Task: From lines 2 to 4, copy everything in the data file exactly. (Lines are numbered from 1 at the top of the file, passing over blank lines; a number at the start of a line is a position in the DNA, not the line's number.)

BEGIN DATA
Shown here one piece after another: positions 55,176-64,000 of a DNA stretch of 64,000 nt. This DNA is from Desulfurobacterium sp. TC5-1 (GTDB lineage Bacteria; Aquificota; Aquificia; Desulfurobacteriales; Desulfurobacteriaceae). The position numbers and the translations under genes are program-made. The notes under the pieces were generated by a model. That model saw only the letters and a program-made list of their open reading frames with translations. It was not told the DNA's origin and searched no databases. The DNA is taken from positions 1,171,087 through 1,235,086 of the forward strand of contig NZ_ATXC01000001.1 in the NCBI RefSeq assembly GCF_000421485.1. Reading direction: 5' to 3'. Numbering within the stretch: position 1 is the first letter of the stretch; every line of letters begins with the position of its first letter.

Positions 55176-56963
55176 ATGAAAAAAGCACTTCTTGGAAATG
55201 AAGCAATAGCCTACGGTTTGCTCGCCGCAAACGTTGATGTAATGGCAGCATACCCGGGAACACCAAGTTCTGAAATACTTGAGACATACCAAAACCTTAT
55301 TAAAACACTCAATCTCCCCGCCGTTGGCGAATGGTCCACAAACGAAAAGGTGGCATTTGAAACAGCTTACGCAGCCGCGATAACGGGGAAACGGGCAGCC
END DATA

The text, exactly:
Positions 55176-56963
55176 ATGAAAAAAGCACTTCTTGGAAATG
55201 AAGCAATAGCCTACGGTTTGCTCGCCGCAAACGTTGATGTAATGGCAGCATACCCGGGAACACCAAGTTCTGAAATACTTGAGACATACCAAAACCTTAT